After many years of sitting as a vacant eyesore, the former Ferroxcube site on Kings Highway across the street from the abandoned American Candle Manufacturing plant could see another tenant join the soon-to-be-constructed Spinnenweber Supply Company pipe yard.
Kapsch, an Austrian software vendor that specializes in software, readers, and tags used by highway tolling agencies, wants to build an enclosed area where software and equipment would be tested under real-life conditions by driving cars under a 30-foot overhead gantry simulating a toll plaza.
The proposal would need approval from the county and town planning boards.
Longtime Saugerties resident and Kapsch employee John Emerick says the company chose Saugerties because of its prime location. “We make all of the software and tags for E-ZPass,” he said. “New York is central to the E-ZPass universe.”
Kapsch makes many of the components in the E-ZPass system. These include the tags, sensors and software that allow an agency like the New York State Thruway Authority to collect tolls from users.
“There are so many different components needed just to make an E-ZPass work,” Emerick said. “We need to be able to test them to make sure they work together in all kinds of real-life scenarios.”
After receiving a building permit, Kapsch began preliminary cleanup work at a 450-by-100-foot lot where Kapsch employees would test cars in various scenarios at up to 30 mph under all sorts of weather conditions. It would join an existing test site in Dallas.
Emerick rattled off many scenarios Kapsch must account for when designing components, including a driver that has two tags in their car, a driver that goes through an E-ZPass lane without a tag, tailgating, different levels of lighting, and countless other scenarios like cars entering parallel lanes at the exact same time.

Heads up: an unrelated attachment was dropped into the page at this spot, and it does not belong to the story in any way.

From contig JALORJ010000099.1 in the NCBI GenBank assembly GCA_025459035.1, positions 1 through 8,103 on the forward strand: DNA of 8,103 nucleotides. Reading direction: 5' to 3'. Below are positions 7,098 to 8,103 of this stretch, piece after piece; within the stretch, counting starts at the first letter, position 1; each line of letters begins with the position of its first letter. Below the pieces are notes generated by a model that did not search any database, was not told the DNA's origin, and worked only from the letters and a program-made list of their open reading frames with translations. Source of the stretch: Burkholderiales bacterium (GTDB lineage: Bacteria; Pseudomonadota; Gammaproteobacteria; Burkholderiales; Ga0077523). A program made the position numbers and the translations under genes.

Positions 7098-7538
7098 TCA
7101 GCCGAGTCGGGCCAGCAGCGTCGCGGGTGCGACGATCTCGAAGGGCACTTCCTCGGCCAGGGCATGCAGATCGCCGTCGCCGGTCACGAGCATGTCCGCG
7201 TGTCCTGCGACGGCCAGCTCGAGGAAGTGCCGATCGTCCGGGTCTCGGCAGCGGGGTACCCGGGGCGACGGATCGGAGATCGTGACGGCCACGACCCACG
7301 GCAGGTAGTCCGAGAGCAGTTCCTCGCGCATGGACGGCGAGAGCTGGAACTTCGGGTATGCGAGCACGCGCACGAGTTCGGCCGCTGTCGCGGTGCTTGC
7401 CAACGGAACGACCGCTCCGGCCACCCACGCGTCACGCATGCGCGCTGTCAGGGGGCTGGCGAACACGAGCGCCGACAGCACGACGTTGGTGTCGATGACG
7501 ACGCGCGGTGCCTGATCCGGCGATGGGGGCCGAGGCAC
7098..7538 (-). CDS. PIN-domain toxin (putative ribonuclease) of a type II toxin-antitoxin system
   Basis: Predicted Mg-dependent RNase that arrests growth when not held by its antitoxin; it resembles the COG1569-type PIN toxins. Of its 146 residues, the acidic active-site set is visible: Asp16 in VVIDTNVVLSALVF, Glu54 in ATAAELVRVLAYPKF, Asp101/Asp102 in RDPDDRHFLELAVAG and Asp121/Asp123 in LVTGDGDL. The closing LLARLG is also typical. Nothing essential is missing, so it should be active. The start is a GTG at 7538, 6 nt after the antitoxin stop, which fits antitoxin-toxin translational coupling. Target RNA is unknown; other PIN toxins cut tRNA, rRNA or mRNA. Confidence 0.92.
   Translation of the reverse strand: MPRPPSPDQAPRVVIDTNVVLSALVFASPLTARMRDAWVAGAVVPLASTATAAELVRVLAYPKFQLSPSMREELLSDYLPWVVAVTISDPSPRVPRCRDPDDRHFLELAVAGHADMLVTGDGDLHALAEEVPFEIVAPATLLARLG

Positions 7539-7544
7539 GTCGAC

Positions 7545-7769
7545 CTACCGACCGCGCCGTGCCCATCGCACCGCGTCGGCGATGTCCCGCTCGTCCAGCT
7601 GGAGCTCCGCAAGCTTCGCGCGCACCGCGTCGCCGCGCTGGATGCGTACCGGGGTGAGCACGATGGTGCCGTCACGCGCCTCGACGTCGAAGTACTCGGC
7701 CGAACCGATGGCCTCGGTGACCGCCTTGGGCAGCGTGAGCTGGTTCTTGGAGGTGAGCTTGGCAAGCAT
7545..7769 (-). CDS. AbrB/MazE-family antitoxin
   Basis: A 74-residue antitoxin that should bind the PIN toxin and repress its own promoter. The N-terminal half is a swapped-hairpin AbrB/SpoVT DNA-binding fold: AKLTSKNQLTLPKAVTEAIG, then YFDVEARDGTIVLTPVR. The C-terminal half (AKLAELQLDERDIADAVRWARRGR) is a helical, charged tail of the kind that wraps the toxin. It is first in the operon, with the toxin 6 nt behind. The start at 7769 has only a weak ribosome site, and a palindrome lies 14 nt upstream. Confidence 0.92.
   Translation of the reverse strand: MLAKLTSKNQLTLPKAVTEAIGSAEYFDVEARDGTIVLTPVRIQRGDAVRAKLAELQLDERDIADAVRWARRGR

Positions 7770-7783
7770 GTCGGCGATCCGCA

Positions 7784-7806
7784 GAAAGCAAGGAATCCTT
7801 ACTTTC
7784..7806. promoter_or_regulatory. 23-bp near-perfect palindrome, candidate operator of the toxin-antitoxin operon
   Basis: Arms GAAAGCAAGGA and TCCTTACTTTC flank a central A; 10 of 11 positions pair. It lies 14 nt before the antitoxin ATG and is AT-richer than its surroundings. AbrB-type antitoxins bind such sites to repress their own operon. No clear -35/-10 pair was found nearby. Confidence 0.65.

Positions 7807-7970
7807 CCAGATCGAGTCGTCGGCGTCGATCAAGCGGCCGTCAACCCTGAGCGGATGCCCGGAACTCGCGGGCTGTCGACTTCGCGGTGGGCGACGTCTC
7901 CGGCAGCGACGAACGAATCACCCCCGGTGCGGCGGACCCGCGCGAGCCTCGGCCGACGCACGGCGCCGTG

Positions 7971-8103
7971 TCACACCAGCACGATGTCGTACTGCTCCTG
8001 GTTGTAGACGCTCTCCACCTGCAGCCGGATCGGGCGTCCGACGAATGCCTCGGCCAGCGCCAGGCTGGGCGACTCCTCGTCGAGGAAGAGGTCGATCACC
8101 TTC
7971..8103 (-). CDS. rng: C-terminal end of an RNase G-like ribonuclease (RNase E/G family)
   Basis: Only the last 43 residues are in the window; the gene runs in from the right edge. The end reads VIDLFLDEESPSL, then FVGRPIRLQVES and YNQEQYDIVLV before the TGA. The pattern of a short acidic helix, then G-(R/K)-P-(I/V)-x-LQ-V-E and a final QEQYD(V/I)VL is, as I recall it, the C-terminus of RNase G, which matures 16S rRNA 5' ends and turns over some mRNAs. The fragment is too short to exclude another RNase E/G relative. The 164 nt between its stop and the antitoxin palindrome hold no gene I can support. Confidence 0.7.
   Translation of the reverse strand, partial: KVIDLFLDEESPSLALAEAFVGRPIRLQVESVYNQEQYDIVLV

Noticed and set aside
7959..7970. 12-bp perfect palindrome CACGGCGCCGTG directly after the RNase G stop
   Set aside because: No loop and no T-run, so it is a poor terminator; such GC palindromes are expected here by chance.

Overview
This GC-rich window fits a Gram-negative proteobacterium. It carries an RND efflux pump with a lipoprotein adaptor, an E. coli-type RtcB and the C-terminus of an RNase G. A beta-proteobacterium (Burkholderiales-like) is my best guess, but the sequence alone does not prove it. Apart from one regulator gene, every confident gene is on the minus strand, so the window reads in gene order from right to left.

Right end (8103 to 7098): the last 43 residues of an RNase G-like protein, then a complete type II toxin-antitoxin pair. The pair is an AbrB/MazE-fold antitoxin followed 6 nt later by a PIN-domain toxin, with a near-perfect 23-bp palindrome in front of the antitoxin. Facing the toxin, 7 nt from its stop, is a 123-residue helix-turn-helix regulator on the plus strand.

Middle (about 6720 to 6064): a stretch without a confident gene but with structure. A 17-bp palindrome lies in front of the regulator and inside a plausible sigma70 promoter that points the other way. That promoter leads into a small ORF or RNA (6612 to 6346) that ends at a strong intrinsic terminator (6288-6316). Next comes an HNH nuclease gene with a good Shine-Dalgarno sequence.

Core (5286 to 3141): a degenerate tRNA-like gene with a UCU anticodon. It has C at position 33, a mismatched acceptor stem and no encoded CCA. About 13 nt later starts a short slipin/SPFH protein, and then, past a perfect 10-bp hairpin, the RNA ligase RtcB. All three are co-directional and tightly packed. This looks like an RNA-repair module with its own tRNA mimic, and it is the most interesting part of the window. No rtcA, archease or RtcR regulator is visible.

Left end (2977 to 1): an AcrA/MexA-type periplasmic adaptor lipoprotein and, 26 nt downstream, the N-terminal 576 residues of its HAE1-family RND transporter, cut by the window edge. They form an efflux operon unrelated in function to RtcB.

“If a client reports that something goes wrong with the software, we try to recreate the exact scenario that caused the malfunction back at the test site,” he said.
When planners expressed concern about noise, traffic and lighting, Emerick replied,
“We will only have three to five cars in there most of the time. Mostly we’ll drive our own cars in and do testing for one or two hours, and then we’ll leave.”
He estimates testing would occur approximately one week per month and never at night.
He ensured the board that gantry-mounted strobe lights like those found in E-ZPass lanes would not be visible from Kings Highway.
“The only visible lighting will be four downward-facing lights for security,” he said.
He reassured board members that noise would not be an issue.
“Cars will never exceed 30 mph, and sound levels will never exceed the noise made by the heavy traffic on Kings Highway and trains on the busy parallel CSX rail line,” he said.
E-ZPass tags and other equipment will not be manufactured at the site—it’s only for testing.
“We make the E-ZPass tags in Canada,” he added.
The proposed test site would complement an existing office the company opened on Grant Avenue in the town of Ulster last May.